In the gathering dusk, men and women in dark parkas and shaggy wool caps slowly begin to emerge from the neighborhood’s side streets and move haltingly down Winooski Avenue. Heads down, hands shoved in their pockets against the cold, they silently pass windows lit for the holidays and move toward a huge warehouse.
The warehouse is located 10 or 11 blocks north of the Victorian homes and upscale shops for which the city of Burlington, Vermont, has, time and again, been rated as one of the ten best places to live in America by a slew of national media. But here there are no houses trimmed in lacy gingerbread and no chic shops. Instead, sagging homes line the street surrounding the warehouse, which—along with a small kitchen—is home to the Chittenden County Emergency Food Shelf.
A freezing rain pelts the 60 or so men and women gathering outside. Inside, eight volunteer students from the University of Vermont (UVM) dressed in jeans and khakis are working furiously to bake chicken, warm up Tater-Tots, re-heat donated pizza, chop vegetables, make peanut butter and jelly sandwiches, and put bananas and beverages within easy reach of anyone who comes through the door.
Six nights a week, the Salvation Army makes dinner for those who have fallen through the safety nets of the city, state, and nation. But on Sunday, the Army’s day of rest, the UVM kids take over and make sure that anyone who’s hungry gets fed.
The students are more than just short-order cooks. With $85 from UVM, the group has spent the afternoon shopping for bargains at PriceChopper; scavenging for pizza seconds at American Flatbread, Uno’s, and Domino’s; and sweeping up not-quite-stale pastries at Starbucks. They arrive here at the Food Shelf by 4:30 p.m.
This year the program is headed by a tall, blonde chemistry major from Ohio. At age 22, senior Carly Hodgins has been a part of this group for four years and is a masterful organizer. She bursts through the door loaded with bags of bread, boxes of pizza, and a carful of fellow students. Within minutes every hand is scrubbed, chicken is in the oven, salad is being tossed, pizza is warming on the stovetop, and this observer is put to work too, chopping what seem to be a zillion carrots.
Here are the stark facts about hunger in this plentiful nation. While 96,000,000,000 pounds of food are thrown away every year by the food industry—that’s 96 billion pounds—someone in 1 out of every 10 households in the United States is either hungry today or at risk of being so tomorrow.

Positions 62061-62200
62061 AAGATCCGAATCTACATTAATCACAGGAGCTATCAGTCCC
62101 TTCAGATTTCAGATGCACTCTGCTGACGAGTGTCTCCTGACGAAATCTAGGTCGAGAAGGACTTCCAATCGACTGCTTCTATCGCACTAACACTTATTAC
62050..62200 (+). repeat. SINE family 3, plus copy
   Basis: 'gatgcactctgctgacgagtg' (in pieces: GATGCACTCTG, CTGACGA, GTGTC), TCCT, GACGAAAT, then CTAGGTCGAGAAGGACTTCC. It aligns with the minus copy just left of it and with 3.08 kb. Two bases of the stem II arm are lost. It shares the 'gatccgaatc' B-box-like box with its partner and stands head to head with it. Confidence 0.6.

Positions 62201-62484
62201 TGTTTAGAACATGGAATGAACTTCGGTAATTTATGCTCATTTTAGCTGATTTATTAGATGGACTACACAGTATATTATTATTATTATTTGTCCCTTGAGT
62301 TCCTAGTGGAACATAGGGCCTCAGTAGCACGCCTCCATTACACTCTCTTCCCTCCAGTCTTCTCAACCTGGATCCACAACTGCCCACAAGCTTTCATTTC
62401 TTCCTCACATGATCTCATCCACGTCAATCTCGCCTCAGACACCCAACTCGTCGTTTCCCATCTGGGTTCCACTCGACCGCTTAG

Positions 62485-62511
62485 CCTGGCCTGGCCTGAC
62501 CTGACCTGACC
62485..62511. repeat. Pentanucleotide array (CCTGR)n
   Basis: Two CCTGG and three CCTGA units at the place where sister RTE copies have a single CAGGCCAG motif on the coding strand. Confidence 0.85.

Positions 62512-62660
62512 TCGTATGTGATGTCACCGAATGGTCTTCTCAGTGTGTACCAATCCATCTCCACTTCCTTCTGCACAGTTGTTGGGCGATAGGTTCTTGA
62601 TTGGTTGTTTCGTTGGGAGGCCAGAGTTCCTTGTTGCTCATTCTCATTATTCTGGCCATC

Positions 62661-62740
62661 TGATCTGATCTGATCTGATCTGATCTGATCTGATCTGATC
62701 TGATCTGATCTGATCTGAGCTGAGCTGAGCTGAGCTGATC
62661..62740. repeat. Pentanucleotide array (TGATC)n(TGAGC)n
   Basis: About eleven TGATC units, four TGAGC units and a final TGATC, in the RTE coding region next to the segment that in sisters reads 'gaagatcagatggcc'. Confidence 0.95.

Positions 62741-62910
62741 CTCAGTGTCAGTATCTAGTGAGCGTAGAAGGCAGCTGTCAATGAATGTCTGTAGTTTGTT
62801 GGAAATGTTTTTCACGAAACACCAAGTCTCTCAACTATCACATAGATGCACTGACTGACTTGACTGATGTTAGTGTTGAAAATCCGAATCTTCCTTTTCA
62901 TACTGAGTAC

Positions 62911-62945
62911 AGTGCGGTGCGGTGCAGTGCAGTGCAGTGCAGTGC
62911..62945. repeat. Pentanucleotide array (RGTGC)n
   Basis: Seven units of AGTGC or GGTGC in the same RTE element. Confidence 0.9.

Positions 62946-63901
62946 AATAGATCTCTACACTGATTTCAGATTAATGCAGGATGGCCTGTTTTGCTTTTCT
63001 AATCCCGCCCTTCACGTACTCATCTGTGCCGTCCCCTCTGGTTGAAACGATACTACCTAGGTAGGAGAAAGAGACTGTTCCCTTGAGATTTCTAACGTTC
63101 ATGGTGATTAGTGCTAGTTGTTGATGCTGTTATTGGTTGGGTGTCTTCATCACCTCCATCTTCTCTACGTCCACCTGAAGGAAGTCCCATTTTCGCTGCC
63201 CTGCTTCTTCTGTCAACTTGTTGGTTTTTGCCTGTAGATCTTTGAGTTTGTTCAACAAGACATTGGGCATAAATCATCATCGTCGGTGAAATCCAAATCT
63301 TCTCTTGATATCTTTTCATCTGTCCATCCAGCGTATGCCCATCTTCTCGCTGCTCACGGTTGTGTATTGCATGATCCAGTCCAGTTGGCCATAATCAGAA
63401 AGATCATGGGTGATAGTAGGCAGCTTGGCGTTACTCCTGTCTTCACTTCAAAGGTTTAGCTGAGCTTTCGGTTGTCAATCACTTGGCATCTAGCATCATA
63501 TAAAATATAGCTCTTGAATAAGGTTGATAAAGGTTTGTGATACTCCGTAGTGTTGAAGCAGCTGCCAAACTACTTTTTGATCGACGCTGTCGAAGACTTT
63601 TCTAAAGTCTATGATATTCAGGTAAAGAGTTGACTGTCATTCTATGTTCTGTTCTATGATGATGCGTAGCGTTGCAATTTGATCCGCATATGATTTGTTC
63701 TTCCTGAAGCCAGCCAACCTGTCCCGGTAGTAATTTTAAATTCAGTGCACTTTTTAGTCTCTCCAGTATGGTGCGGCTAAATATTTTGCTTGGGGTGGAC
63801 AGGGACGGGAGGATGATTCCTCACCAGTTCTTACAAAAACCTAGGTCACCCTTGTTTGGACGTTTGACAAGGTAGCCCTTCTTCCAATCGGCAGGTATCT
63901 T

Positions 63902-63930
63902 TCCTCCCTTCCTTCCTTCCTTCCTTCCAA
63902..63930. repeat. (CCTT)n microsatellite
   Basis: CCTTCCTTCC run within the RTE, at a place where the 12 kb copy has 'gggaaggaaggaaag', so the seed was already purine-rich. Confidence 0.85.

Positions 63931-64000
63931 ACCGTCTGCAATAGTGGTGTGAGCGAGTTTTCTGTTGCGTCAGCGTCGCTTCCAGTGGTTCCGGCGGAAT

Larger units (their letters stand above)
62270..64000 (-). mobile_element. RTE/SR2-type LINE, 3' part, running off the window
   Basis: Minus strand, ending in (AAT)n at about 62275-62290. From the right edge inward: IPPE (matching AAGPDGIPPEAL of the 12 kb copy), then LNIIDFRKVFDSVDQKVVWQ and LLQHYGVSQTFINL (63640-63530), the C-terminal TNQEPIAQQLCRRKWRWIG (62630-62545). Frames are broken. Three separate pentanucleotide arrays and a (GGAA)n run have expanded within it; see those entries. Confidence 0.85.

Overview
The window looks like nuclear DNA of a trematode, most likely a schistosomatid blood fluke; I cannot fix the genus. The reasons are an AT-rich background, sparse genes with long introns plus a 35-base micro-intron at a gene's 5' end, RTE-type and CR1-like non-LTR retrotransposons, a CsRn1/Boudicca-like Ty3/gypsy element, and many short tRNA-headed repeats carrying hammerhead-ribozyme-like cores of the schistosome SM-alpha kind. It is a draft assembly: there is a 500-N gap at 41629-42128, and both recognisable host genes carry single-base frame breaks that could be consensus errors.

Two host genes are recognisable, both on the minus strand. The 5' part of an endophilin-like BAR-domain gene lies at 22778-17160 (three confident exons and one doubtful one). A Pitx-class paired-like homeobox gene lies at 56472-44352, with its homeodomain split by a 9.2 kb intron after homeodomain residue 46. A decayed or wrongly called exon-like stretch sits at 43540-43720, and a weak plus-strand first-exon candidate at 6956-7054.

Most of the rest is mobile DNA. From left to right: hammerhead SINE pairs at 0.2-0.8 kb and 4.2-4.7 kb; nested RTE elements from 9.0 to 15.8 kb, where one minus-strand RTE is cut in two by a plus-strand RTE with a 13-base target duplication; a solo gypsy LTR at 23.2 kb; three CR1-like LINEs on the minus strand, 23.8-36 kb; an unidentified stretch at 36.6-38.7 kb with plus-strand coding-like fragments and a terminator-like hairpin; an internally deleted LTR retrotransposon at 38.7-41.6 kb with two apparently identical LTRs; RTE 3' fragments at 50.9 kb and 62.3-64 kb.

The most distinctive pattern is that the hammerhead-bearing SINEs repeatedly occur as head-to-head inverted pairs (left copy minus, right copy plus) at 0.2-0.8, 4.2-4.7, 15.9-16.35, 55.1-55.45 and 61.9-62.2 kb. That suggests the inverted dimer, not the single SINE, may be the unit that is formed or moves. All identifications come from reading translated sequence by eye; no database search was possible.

Why they are is a matter for sociologists and politicians to debate. But for these kids, it’s beyond politics: When people are hungry you feed them.
“Time to open up!” Carly yells.
The door swings open. Men and women who’ve been waiting outside silently flow into the building, single file. There’s no pushing or shoving, just focused intent. Ten steps inside the door each man or woman picks up a waiting plate and the students start piling it with food. Every person gets a portion of meat, vegetables, salad, potatoes, and pizza. When the last person heads for a table, those who’ve been through the line can come back for seconds. The kids will serve until they run out of food.
Carly stands at the end of the food line and offers a beverage. “Apple juice?” she asks, looking straight into the eyes of each diner. “Orange juice?” Her smile is a flash of sunshine, her warmth a benediction.
As she reaches out to steady someone’s hand, I remember words buried long ago in my heart: “I was hungry and you gave me food. I was thirsty and you gave me something to drink. I was a stranger and you welcomed me.”
When the last meal has been served and the last diner has gone back into the darkness, I wipe down a steel table in the kitchen and think about what these kids have accomplished: Tonight, no one in Burlington will go hungry.
To contribute to a food bank, please contact Feeding America (feedingamerica.org). Excerpted with permission from Blessed: Living a Grateful Life, © 2011 G. Ellen Michaud, published by The Reader’s Digest Association, Inc., rd.com.
Edited on Dec 8, 2011: Blessed was named 2011’s “Best Inspirational Spiritual Book” by USA Book News.
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